‘Personalised learning’ is just one example of a term discussed frequently in schools but often with very different ideas and meanings. In my 30+ years as an educator, I have found that some parents have different definitions of personalised learning, while others may not know be very familiar with the concept or the concrete benefits it brings to students at school!
For some it means using adaptive technology that adjusts for students’ ability; for others, it means an individualised curriculum plan for each student in the classroom. Those aren’t necessarily incorrect, but they perhaps put too much focus on separating the student from their peers. They also don’t take into consideration all the ways in which students learn or are unique.
For me, personalised learning begins with teachers getting to know each student — as a person and as a learner — and helping them discover what works best for them. I think understanding each individual ensures the school can better tailor experiences and maximise opportunities for students.
Knowing individual students well allows teachers and schools to offer collaborative and social learning opportunities that are specifically chosen to enhance learning, and this type of learning is at the heart of a personalised classroom experience.
When my children were in school, my greatest desire as a parent was for them to be known and valued for their unique selves — their skills, abilities, and preferences — and to understand areas where they faced challenges. I wanted to know how their strengths could be used and how the areas of challenge could be reduced. And I know most parents want that very same thing!
For the rest of this article, I’ll explain a bit more about how personalised learning benefits your child, and how you can get involved to maximise their success at school.
Great teachers practice personalised learning all the time and in a lot of ways. First, they invest time to get to know their students’ strengths, passions, and areas of opportunity through individual discussions, observation, assessment, academic history, and conversations with parents and former teachers.
They create environments where students feel they belong, where they can take risks, and can ask when they need more support. This is essential for personalised learning and leads to greater student engagement.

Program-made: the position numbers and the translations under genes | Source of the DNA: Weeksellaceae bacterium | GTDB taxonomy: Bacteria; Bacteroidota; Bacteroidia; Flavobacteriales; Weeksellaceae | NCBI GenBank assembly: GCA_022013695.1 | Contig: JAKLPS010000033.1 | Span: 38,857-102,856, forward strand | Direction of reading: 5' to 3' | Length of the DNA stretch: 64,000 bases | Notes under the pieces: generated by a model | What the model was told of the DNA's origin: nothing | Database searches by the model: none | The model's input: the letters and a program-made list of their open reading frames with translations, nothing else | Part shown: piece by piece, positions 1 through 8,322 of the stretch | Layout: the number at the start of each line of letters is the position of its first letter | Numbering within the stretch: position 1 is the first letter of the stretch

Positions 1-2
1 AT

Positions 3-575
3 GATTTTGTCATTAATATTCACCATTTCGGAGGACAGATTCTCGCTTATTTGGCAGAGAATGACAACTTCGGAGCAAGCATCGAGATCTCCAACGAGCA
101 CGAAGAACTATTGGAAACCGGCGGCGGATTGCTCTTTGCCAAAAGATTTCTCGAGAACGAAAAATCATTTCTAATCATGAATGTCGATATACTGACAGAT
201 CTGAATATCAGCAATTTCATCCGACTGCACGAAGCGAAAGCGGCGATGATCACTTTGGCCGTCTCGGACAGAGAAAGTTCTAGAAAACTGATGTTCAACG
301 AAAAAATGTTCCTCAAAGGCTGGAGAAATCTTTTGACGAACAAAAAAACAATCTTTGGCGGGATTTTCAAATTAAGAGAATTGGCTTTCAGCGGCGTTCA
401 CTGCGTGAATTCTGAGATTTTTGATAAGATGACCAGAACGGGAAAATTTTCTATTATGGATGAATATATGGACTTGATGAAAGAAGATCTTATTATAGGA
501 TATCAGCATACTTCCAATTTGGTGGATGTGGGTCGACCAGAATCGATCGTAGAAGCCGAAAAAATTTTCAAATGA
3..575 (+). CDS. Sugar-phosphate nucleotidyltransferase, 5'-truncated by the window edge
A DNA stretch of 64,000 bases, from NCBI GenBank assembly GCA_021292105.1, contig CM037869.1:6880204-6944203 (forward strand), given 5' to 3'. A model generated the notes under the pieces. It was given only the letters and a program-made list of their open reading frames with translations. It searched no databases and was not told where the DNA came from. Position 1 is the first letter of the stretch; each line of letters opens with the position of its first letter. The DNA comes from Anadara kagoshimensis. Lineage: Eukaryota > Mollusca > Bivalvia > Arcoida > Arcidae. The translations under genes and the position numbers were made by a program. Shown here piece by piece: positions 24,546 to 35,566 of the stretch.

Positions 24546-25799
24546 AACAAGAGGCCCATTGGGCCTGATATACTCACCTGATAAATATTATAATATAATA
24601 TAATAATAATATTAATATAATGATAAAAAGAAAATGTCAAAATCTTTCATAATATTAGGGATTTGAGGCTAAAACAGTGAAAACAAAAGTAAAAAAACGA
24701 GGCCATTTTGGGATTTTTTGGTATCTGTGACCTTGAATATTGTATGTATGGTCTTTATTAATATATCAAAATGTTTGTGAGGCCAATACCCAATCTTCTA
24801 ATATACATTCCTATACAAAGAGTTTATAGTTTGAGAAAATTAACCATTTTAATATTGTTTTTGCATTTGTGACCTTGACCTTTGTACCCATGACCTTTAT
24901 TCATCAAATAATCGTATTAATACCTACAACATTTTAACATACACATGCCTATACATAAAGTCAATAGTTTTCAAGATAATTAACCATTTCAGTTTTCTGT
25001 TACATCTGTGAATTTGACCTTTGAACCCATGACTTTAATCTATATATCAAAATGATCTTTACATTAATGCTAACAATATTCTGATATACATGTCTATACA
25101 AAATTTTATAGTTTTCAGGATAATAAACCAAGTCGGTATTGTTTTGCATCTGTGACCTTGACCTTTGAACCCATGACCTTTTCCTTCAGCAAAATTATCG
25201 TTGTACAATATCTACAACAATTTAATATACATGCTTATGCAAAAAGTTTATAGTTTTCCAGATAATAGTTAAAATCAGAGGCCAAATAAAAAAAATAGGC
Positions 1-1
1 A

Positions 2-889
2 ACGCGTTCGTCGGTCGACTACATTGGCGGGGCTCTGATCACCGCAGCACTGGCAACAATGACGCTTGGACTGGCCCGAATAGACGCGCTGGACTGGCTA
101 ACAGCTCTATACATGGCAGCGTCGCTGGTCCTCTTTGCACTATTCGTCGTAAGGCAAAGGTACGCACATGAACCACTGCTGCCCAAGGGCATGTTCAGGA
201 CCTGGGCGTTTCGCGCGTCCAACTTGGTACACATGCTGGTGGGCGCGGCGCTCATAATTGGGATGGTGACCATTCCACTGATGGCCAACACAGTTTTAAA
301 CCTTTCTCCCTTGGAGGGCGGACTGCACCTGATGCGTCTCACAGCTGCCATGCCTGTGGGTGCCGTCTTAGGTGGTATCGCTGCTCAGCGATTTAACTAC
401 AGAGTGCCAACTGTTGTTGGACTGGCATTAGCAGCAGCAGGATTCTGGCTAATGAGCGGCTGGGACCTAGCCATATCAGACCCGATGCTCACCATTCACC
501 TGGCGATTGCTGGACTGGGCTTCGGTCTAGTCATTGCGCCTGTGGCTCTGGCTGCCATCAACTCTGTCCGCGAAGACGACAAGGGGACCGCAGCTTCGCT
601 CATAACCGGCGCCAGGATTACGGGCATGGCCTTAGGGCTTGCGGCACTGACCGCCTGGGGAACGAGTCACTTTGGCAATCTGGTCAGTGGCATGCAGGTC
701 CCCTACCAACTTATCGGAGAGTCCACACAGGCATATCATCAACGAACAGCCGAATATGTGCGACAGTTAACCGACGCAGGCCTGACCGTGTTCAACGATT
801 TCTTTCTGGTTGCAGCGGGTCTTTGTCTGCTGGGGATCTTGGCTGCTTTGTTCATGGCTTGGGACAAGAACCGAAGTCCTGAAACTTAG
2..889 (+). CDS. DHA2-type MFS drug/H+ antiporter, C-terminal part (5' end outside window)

Some examples that I often see in schools are when teachers:
Technology is an invaluable resource for a teacher. Tech tools can strengthen a personalised experience by capturing individual learner data so teachers and students alike can reflect on student performance and further customise lessons to their individual needs.
We know that formative assessment is critical for understanding where individual students are in their educational journey. This doesn’t have to mean a traditional end-of-unit test — it can be as simple as gathering a snapshot of what students have understood in a lesson.
In many of our schools, teachers are using different types of technology to get this “snapshot” of how students are feeling or gauge their understanding of a given topic. Using this data, teachers can better understand how your child is doing and can then ask: what are they missing? What do I need to ask the student or what extra support do they need?
I believe that education is a partnership between the parent, the teacher, and the student. All three should be involved and responsible for ensuring a positive and productive relationship.
As a parent, you bring a unique perspective because you see your children at home and in different settings. You are, and will, always be your child’s first teacher.
That’s why parent conferences, curriculum meetings, and other school-sponsored events are vital. These allow you to share your perspectives with your child’s teacher and find out how your child is performing in the classroom. Together you can determine the best ways to support your child at home and at school.
Great teachers, like the ones we have at our schools, will welcome your involvement and see that relationship as key.
As teachers and parents work more closely together, one great way to personalise learning is to set individual goals for students around content or skills that you can support at home.
For example, one of our six Nord Anglia Learner Ambitions is to help students to develop curiosity. One way that you can support this as a parent at home is by helping your child to ask ‘curious questions’ – this could be while reading together, when on long car rides, or at the dinner table.
Personalised learning provides opportunities for students to learn more about themselves as learners. This gives them the chance to practice different approaches and strategies, reflect on their achievements and understand how to navigate challenges, ultimately preparing them for success at university and life beyond school.
What we know about learning is when our students are engaged and have a voice — and when learning is tailored to their strengths and areas of opportunity — they do better. And we see that played out repeatedly in our classrooms all over the world.
Dr. Elise Ecoff is the Group Education Director for Nord Anglia Education.